The former York County Commission meeting space in the county government building – a former county jail – has been upgraded with better technology and enlarged, making it easier for the public to access meetings either in person or online. Limitations of the former space became apparent during the COVID pandemic, when social distancing was in place. The project was funded through the American Rescue Plan Act. Contributed

ALFRED — County residents attending York County Commissioners meetings in person or online can better see and hear what is being discussed in a larger, more welcoming space, county officials say.

The old commissioners meeting room at the York County Government building at 149 Jordan Springs Road (Route 4) in Alfred has been enlarged, refurbished and sports a new audio visual system.

The government building was once York County Jail. Portions of the building have been renovated over time — but the commissioners meeting room, once the former jail gym and kitchen area, hadn’t seen any improvement since 2012, when a hot air heating system and LED lights were installed, said York County Manager Greg Zinser.

York County Commission Chairman Richard Dutremble said the new space and enhanced audio makes attending in person or online better and more inviting for the public.

“It brings out the atmosphere — that people can contribute,” he said.

“I feel it increases the accessibility of our meetings for those tuning in remotely and those testifying through a hybrid system,” said Commissioner Justin Chenette. “As well, it’s easier to hear commissioners and engage with members of the public.”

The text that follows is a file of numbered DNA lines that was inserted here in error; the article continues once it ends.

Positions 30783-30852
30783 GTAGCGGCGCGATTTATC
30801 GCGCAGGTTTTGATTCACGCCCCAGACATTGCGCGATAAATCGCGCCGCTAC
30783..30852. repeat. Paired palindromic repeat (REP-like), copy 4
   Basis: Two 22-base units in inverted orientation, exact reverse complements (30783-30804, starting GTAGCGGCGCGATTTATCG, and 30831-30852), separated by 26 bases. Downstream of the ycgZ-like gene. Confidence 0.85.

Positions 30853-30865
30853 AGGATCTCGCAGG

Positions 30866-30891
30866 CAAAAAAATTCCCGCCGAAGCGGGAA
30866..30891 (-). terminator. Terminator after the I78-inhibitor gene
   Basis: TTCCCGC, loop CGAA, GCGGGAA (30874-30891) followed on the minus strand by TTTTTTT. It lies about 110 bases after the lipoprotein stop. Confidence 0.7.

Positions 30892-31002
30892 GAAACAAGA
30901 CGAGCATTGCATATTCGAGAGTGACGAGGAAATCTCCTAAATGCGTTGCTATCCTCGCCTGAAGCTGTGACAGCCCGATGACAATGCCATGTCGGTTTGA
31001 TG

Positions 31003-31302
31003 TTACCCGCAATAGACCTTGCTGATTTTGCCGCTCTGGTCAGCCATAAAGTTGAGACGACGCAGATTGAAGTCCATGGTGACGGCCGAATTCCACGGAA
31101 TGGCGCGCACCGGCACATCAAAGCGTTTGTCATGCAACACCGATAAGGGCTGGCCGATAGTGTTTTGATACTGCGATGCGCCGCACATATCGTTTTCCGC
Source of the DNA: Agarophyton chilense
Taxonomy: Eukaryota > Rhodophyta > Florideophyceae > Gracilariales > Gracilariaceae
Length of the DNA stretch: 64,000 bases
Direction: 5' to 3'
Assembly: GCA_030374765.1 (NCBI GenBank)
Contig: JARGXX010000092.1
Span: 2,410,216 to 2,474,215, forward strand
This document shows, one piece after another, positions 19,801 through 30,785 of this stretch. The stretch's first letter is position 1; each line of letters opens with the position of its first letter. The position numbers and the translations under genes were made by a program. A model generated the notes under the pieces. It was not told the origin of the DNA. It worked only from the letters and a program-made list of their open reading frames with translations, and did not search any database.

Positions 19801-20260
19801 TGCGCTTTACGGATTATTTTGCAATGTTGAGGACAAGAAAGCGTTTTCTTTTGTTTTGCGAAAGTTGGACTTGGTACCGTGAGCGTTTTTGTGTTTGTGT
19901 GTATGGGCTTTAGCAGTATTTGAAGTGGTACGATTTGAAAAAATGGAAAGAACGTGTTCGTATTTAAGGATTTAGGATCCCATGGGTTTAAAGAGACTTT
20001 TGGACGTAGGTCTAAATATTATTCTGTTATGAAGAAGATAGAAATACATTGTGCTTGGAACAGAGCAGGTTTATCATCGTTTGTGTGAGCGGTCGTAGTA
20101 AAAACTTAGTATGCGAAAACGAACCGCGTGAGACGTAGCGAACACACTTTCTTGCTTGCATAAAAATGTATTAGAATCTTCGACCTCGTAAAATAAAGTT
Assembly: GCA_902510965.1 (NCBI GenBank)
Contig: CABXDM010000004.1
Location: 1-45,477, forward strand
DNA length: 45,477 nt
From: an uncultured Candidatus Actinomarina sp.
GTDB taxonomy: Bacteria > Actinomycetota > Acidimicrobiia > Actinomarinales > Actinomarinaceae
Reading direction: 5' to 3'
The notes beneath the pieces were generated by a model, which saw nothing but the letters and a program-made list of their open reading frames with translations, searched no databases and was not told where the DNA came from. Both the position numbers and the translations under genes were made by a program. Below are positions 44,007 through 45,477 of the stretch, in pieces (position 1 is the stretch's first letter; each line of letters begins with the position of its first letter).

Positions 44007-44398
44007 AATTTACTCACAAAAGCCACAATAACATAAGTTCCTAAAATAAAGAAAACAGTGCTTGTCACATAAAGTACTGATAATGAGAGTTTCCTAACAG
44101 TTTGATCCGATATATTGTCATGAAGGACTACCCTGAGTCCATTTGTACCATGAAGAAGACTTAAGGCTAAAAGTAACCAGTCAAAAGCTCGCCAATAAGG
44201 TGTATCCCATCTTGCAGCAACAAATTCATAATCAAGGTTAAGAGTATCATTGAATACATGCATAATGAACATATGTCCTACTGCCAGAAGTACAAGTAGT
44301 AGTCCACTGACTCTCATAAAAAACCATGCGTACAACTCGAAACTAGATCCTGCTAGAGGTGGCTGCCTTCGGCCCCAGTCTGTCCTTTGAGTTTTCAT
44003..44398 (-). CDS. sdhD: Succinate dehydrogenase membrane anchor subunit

Zinser said the project stemmed from the COVID pandemic, when it became apparent the space they were using was inadequate.

“It was very important to the commissioners to continue meeting in person,” during the pandemic, said Zinser, which presented logistical challenges. While the room was large enough for commissioners and a few staff members, he noted the public was largely restricted from attending in person, given the COVID regulations at the time. As well, with the county emergency management agency also housed in the building and in full response mode, there was no larger space available.

“The renovation of this room alleviates these issues now and for the future,” said Zinser. Funded through the American Rescue Plan Act, the renovations cost about $1.2 million.

The new space incorporates the old, but is nearly three times the size of the former meeting room, is brighter and much more welcoming, said Zinser. “Everything was replaced with new materials.

The room has also been set up with a much higher grade AV system for broadcasting meetings and can accommodate any other two way interactive video meetings in a large setting,” he added.

Custom designed for the space, the speakers have the ability for voice assist — and while not a mic and speaker system meant for large scale voice projection, the system sports internal microphones designed to enhance the voice level of the speaker so that all can clearly hear without echo or annoying feedback or interference, Zinser explained.

It was also designed in such a way that the room and the restrooms across the hall can be segregated from the rest of the building, which means the county can resume its practice of accommodating community groups meeting there, after regular business hours. Outside groups and nonprofits should reach out to Kathy Dumont, assistant to the York County manager at 459-2312.

Commissioner Donna Ring said the new space has a professional flavor.

“I love the set up and acoustics and I can see and hear everyone without having to turn my neck or back to hear individuals speak,” said Ring. “And it’s more inviting and accommodating to the public.”

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